With Senator Mitchell taking the lead role in the negotiations between the Israeli and the Palestinians, do you still see a role for the Quartet’s Special Envoy Tony Blair?
During the German Presidency of the EU, the Middle East Quartet was successfully drawn in more to efforts to reach a just and lasting peace in the Middle East. The Quartet is and remains a central forum for the peace process in which the EU, the United States, Russia and the United Nations can coordinate. The most recent Quartet statement issued at its meeting in Moscow proves it works well.
What is your position on the blockade against Gaza?
Those wanting peace need to tangibly improve the daily lives of the people. This is particularly true of the humanitarian situation in the Gaza Strip which is increasingly precarious. That is why it is particularly important to improve people’s access to the basic goods they need for their everyday lives. We finally need constructive solutions here.
On Egypt: The Egyptian government seems to be very sensitive to criticism on its record of reform and democracy, especially after the recent renewal of the emergency law. What is your position on this issue, and on the need to open up the political space for the opposition to be able to put forward independent candidates for the next presidential elections?
Let me say here that Egypt is a major anchor of stability in the entire Middle East region. We appreciate its constructive commitment, for example on the Middle East peace process. Of course we encourage Egypt to continue its internal reform efforts.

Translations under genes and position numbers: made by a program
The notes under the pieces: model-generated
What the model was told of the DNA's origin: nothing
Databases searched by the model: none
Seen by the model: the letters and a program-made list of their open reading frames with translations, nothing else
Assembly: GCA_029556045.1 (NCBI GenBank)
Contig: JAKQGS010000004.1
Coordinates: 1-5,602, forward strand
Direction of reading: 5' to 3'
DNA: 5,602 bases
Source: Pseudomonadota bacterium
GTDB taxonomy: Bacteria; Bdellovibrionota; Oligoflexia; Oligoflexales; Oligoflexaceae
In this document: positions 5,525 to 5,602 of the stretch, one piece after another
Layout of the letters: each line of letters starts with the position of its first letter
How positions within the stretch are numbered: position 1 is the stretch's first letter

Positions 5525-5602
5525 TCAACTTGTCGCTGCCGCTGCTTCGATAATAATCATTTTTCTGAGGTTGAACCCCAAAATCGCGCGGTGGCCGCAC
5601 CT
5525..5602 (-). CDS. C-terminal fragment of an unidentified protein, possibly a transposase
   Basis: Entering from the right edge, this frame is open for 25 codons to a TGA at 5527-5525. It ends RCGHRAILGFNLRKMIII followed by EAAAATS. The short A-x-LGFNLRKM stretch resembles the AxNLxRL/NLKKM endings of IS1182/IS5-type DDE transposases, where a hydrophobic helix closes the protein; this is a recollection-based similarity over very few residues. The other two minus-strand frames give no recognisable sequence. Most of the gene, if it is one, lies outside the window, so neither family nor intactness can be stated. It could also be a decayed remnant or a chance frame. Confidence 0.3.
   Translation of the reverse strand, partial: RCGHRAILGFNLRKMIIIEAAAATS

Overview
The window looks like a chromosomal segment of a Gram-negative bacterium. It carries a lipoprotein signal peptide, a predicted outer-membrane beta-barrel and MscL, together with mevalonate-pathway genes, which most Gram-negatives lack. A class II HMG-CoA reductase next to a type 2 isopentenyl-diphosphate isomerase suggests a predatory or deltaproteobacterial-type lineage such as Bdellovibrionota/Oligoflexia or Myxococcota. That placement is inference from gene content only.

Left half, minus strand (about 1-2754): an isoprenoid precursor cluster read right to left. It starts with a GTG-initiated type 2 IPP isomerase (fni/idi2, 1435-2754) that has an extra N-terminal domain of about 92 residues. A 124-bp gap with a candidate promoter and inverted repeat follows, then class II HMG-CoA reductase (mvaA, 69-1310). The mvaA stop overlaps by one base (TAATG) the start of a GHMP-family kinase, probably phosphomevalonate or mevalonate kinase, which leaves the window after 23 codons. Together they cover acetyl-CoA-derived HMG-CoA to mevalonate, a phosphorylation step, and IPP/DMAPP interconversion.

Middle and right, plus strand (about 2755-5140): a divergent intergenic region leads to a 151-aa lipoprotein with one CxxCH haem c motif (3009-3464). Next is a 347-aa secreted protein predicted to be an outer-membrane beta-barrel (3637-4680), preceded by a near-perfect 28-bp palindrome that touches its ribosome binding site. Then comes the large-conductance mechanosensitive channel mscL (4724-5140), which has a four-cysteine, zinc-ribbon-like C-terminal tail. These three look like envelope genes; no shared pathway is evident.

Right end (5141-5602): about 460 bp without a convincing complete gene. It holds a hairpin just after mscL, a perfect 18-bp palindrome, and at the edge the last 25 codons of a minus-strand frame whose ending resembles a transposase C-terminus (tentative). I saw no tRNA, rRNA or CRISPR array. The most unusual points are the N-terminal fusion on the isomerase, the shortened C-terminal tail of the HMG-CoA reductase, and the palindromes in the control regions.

On Lebanon: what kind of help are you willing to give the Lebanese government, including assistance in the military and intelligence fields (training, equipment etc)? What is your view on the role played by Hizbullah, which the EU considers its military wing a terrorist organization, although the party is part of the government of prime minister Saad Harriri.
For some time now, Germany has been helping Lebanon secure its land and maritime borders. At the same time we are supporting the country’s reconstruction following the war in the summer of 2006 and are helping improve the living conditions in the Palestinian refugee camps. As far as our view on Hizbullah is concerned, the German Government has no political contacts with it.
On Syria: Much was said about Syria’s ‘negative’ role in the region – allowing Jihadists to cross over to Iraq, supporting Palestinian terrorist organizations based in Damascus, etc. Has Syria changed its policies, or has it been you who have changed yours after it failed to force Syria to change its policies?
In recent years, Syria has fortunately moved forward. This is reflected for example in the ongoing normalization of relations with Lebanon. We worked to bring this about together with our partners in the EU. More constructive steps are needed. At the same time, dialogue with Damascus is crucial if we want to move closer to solving the Middle East conflict.
Also on Syria: there have been a lot of calls on Syria to halt its alliance with Iran. Do you see any problems with such a special relationship between Syria and Iran?
Syria has to decide itself on the intensity of its relations with Iran. What we want to do is bolster the peace-seeking forces in the region and encourage everyone in the region, including Syria, to play a constructive role.
What role can Jordan play in helping to solve the Arab – Israeli issue?
Jordan plays a key role in the Middle East peace process. More than half the Jordanian population is of Palestinian origin. Each and every setback in Israeli-Palestinian relations has a direct impact on Jordanian domestic policy. This is not an easy situation but Jordan takes a constructive approach by constantly working for a balancing-out of interests with its neighbours including Israel. That is another reason why Amman is an important interlocutor for us.